Take the 2-minute tour ×
Stack Overflow is a question and answer site for professional and enthusiast programmers. It's 100% free, no registration required.

I have a number of files such as file_022.bmp, file_023.bmp...file_0680.bmp. I need to rename these to something a little bit more convenient such as file_1.bmp, file_2.bmp...file_658.bmp.

Is there a bash script that I could write to do this for me? Thanks for the help and advice.

Luke H

share|improve this question

closed as off topic by derobert, Andy Lester, Christoffer Hammarström, Evan Mulawski, Lattyware Jun 20 '12 at 18:27

Questions on Stack Overflow are expected to relate to programming within the scope defined by the community. Consider editing the question or leaving comments for improvement if you believe the question can be reworded to fit within the scope. Read more about reopening questions here.If this question can be reworded to fit the rules in the help center, please edit the question.

1  
What have you tried? You just need to know how to do some string manipulation –  ormaaj Jun 19 '12 at 20:24
    
possible duplicate of Rename several files in the BASH –  Christoffer Hammarström Jun 19 '12 at 21:40
    
Are you saying you want to subtract 21 from "022", and remove the leading zero? –  Christoffer Hammarström Jun 19 '12 at 22:14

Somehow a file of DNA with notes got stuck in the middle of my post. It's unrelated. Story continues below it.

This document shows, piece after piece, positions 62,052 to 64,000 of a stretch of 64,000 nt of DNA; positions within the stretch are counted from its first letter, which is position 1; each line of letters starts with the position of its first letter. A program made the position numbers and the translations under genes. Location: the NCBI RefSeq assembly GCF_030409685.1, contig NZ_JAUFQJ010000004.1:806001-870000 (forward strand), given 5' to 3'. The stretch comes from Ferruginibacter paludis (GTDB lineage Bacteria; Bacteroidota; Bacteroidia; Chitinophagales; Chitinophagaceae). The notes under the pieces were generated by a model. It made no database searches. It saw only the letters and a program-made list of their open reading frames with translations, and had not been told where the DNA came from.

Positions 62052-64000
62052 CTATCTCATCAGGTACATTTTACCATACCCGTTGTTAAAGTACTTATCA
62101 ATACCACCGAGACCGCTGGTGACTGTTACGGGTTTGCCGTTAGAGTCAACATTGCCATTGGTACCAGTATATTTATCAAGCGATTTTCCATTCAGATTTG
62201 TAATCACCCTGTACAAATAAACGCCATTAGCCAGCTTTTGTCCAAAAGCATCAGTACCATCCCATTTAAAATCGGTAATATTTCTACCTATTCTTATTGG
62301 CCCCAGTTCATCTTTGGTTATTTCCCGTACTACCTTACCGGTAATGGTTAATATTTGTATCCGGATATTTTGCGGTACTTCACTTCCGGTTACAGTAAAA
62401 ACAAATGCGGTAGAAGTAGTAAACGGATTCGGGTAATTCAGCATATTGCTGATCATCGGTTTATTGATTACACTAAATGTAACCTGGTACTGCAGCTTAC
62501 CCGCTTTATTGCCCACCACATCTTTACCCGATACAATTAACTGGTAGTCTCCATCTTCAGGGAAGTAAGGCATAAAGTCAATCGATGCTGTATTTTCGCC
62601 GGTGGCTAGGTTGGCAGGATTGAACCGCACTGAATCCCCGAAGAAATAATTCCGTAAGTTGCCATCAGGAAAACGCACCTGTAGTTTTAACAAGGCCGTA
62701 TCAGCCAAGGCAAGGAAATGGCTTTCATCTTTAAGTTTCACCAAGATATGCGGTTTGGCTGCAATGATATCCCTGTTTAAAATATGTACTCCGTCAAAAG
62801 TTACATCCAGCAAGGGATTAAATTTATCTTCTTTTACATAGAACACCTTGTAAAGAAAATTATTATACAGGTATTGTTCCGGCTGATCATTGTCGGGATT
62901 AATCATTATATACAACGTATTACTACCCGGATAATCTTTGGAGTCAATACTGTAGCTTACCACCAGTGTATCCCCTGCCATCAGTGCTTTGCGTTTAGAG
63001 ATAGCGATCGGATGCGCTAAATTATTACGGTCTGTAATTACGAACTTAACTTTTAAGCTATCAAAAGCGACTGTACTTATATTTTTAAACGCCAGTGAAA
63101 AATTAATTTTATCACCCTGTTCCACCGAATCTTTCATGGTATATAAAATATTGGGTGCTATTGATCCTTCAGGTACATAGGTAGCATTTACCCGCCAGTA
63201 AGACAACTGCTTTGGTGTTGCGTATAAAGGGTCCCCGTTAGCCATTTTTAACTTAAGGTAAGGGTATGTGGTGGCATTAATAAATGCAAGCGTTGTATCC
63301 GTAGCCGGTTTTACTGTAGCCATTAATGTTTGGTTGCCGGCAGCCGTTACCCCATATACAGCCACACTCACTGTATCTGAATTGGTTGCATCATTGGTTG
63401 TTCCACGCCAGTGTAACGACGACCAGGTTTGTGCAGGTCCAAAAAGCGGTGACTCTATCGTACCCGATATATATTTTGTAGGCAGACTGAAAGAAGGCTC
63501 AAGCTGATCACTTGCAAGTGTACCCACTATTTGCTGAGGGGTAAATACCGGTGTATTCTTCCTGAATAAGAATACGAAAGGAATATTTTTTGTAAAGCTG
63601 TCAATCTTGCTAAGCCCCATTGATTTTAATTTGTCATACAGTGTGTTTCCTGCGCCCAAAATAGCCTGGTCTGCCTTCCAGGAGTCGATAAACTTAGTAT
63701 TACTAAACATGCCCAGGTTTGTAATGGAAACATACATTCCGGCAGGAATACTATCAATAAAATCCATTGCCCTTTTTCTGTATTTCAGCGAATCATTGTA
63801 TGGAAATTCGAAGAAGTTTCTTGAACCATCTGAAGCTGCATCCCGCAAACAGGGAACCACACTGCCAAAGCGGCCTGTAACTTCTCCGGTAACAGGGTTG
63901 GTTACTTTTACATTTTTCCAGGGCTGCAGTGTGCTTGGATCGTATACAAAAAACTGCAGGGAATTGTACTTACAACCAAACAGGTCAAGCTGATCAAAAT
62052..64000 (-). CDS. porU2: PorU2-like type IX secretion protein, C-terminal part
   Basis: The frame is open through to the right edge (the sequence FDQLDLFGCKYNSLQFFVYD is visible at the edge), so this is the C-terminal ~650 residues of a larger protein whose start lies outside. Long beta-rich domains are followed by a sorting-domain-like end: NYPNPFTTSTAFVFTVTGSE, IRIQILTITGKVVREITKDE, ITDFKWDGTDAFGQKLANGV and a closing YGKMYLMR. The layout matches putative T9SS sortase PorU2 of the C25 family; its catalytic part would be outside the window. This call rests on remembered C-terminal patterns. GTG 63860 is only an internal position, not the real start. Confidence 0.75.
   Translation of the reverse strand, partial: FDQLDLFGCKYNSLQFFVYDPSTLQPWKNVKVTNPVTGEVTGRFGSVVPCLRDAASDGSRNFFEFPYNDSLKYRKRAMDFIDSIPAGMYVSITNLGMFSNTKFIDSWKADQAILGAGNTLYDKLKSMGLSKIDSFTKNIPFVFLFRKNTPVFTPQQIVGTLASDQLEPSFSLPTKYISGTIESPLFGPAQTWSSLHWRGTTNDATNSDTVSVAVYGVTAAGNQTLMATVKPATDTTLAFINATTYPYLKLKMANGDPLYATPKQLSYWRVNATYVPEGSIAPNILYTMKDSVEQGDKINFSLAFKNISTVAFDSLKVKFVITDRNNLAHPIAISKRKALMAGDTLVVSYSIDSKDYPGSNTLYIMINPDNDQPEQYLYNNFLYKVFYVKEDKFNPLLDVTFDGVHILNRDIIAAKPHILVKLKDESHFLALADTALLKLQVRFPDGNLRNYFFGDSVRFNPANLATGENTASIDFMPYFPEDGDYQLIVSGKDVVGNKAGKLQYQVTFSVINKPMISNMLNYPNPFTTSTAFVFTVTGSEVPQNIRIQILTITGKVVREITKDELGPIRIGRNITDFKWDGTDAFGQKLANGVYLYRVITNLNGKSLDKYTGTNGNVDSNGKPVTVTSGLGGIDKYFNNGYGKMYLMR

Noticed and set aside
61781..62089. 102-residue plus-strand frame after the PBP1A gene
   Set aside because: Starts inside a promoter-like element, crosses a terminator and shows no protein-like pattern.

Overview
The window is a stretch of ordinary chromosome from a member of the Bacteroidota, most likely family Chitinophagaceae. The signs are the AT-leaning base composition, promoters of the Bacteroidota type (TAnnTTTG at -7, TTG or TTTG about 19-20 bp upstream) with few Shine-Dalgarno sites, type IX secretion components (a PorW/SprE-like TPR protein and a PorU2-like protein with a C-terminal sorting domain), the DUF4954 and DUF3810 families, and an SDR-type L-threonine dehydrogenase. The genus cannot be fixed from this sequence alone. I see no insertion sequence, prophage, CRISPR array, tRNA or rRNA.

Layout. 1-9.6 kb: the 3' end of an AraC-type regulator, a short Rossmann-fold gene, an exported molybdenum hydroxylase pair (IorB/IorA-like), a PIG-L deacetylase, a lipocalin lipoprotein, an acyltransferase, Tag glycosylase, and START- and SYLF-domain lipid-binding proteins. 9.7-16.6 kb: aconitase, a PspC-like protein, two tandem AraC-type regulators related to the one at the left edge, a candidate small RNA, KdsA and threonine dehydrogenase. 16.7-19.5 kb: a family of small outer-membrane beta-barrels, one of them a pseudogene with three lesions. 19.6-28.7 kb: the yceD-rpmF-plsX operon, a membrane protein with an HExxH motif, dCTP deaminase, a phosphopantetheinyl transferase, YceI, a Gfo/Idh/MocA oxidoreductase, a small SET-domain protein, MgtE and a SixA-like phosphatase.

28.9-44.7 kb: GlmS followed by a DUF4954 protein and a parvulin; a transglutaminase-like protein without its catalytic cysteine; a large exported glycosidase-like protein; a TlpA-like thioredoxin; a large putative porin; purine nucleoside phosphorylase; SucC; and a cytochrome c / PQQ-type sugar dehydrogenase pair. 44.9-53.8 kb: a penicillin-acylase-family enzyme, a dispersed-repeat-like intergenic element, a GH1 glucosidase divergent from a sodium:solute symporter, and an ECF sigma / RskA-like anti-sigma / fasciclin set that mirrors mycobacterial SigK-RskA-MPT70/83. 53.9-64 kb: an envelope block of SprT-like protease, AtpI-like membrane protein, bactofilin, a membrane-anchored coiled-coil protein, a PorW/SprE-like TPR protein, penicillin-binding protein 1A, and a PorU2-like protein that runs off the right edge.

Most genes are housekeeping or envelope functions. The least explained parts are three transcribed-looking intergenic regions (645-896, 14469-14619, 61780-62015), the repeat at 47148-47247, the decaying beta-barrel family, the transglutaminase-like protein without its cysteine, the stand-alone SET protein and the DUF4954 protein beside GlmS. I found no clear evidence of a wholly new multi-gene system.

add comment

2 Answers

if you're on a debian based linux system then you can use the rename script which accepts regular expressions to rename files. Some more info because I find it hard to find the man page.

e.g.

harald@Midians_Gate:~$ ls p*.php

parse.php  pd.php  pgrep.php  preg_based.php  proc.php

suppose I want to change the extension to .perl and prepend the name with file_ then I use command:

rename -n 's/([a-z]*)\.php/file_$1.perl/' p*.php

would give

parse.php renamed as file_parse.perl
pd.php renamed as file_pd.perl
pgrep.php renamed as file_pgrep.perl
preg_based.php renamed as preg_file_based.perl
proc.php renamed as file_proc.perl

I select and capture the base filename ([a-z]*) and then use it in the substitution $1 and append .perl and prepend $1 with the regular string file_

the -n option makes it test run without changing anything

As you can see from this example your selecting regexp needs to be correctly thought out or you get cases like the above preg_based.php where you wanted file_preg_based.perl :) to compensate for that I would've needed to use ([a-z_]*) here

It's one of the many reasons why I keep hanging on to debian, I'd love to find the equivalent for other non-debian systems though :-/

share|improve this answer
    
could you show me an example? –  Linux Rules Jun 19 '12 at 20:21
2  
You can have a look at this manual. manpages.ubuntu.com/manpages/dapper/man1/prename.1.html –  txominpelu Jun 19 '12 at 20:22
    
added an example for you –  Harald Brinkhof Jun 19 '12 at 20:32
add comment

if you have files a.bmp,b.bmp,c.bmp and you want to end up with file_1.bmp, file_2.bmp, file_3.bmp

using bash:

mkdir result
index=1
for i in *.bmp
do
  mv "$i" "result/file_"$((index++)).bmp
done

notes: using a subdirectory is advised to avoid accidentally overwriting a file that looks like file_xx.bmp

if you have too many files to fit in the command line after expansion you could use something like:

mkdir result
index=1
find . -name "*.bmp" | while read i
do
  echo mv "$i" "result/file_"$((index++)).bmp
done

after inspecting the output remove the 'echo'

share|improve this answer
add comment

Not the answer you're looking for? Browse other questions tagged or ask your own question.